Sector tilting or rotation is an investment strategy that involves shifting investment allocation to sectors that would likely benefit from the anticipated (next) stage of the economic or business cycle. The strategy is based on the assumption that economies move in a reasonably predictable cycle. And each stage of an economic cycle influences different sectors differently.
Equity indices attempt to harbinger the state of the economy months in advance. Investors move their money into sectors that are expected to outperform during the coming stage. As the prediction (of the coming stage of the economic cycle) changes with the passage of time, they shift their focus from a sector that has reached its peak to a sector showing the potential to rise. This is how they can capitalize on a change in economic conditions and earn higher returns. This is not a passive strategy and requires periodic rebalancing of sector holdings.
What drives the economic cycle?
Data from the National Bureau of Economic Research (NBER) demonstrates that economic cycles have been fairly consistent since at least 1854. The primary drivers that cause an economic cycle to move are changes in foreign exchange and interest rates.
As an economy expands, strong demand for raw materials creates inflationary pressures, which causes the interest rates to rise. Higher interest rates increase the value of a currency and reduce the competitiveness of exports, which leads to a decline in manufacturing-led exports. This, along with the rising cost of capital bring about an economic contraction.
Economic contraction subsequently reduces the demand for raw materials, which creates deflationary pressures and causes interest rates to decline. Lower interest rates decrease the value of currency and increase the competitiveness of exports, which lead the demand for production to rise. This, along with a lower cost of capital, cause the economy to expand, starting a new economic cycle and so on. During the process, the relative performance of sectors shift, in general, in a predictable manner.
How sector rotation works?
The graph below shows the economic cycle in blue, the market cycle in red, and the outperforming sectors at the top. Stages of the economic and market cycle are also marked. The centerline reflects the contraction/expansion threshold for the economy.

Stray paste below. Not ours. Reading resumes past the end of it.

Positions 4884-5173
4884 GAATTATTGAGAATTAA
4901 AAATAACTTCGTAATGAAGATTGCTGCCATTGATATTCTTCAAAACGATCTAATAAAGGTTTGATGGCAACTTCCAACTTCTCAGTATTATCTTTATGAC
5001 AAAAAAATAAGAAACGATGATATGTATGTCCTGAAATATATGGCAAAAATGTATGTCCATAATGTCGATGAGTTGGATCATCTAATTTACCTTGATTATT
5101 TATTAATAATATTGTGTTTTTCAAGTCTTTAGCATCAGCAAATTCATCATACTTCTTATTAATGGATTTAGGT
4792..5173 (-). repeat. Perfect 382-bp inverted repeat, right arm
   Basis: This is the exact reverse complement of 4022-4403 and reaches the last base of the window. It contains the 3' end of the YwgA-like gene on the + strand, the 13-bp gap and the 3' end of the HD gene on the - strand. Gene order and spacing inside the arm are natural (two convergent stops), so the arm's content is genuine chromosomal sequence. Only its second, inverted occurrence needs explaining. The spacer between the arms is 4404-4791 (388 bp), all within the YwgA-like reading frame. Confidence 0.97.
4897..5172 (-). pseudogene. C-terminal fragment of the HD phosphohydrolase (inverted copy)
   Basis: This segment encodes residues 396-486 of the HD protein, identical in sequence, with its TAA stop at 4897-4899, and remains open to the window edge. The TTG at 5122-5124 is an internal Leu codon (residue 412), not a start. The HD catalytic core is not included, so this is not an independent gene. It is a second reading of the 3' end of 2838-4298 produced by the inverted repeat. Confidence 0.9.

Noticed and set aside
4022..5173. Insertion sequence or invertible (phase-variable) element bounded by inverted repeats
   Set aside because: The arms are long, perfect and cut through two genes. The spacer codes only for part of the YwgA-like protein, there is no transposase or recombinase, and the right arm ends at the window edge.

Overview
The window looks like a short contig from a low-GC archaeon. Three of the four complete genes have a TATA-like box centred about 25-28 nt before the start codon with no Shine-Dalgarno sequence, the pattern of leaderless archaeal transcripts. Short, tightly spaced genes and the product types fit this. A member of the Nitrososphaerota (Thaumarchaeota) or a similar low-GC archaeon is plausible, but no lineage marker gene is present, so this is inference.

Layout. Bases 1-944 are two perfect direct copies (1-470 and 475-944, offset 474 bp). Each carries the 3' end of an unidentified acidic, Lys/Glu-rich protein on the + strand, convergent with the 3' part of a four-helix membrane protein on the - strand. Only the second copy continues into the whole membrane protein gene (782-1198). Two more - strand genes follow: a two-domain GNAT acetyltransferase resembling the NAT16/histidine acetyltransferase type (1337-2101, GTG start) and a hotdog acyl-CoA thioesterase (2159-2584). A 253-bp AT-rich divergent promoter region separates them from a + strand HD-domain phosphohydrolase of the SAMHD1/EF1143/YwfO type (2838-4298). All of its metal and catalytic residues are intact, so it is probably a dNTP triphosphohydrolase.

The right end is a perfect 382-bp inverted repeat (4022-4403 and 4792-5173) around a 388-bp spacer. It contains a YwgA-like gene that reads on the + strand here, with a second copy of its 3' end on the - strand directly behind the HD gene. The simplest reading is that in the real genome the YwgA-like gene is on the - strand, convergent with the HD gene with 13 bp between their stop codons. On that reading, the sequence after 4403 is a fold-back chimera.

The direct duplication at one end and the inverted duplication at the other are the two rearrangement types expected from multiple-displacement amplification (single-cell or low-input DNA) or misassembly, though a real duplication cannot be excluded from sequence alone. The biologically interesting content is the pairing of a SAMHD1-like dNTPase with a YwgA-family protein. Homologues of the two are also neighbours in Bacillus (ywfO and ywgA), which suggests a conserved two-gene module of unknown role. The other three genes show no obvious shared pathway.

In general, the stock market does not move with the economic cycle, but in anticipation of the economic cycle. That is why market cycle is approximately three to six months ahead of the economic cycle.
The stages of an economic cycle:
- Full recession: Full recession reflects a bottom in the economy, with falling interest rates and record-low economic output. However, stocks anticipate the economic recovery ahead, with technology and consumer cyclical driving the beginning of a bull run.
- Early recovery: Early recovery shows economic output starting to pick up and interest rates bottoming out. Lower cost of funds and improving outlook drives growth in industrial production. Due to rising demand in recovering economy, commodities turn up in anticipation of strong economic expansions. This leads to basic materials and energy stocks driving the market top.
- Full recovery: Full recovery reflects a peak in economic output. To combat the higher inflationary pressures, interest rates start to increase. This would pressurize further economic expansion. Stocks anticipate a recession ahead by peaking before the expansion period ends. When the higher commodities price starts hurting the economy, energy stocks lose their attraction to consumer staples.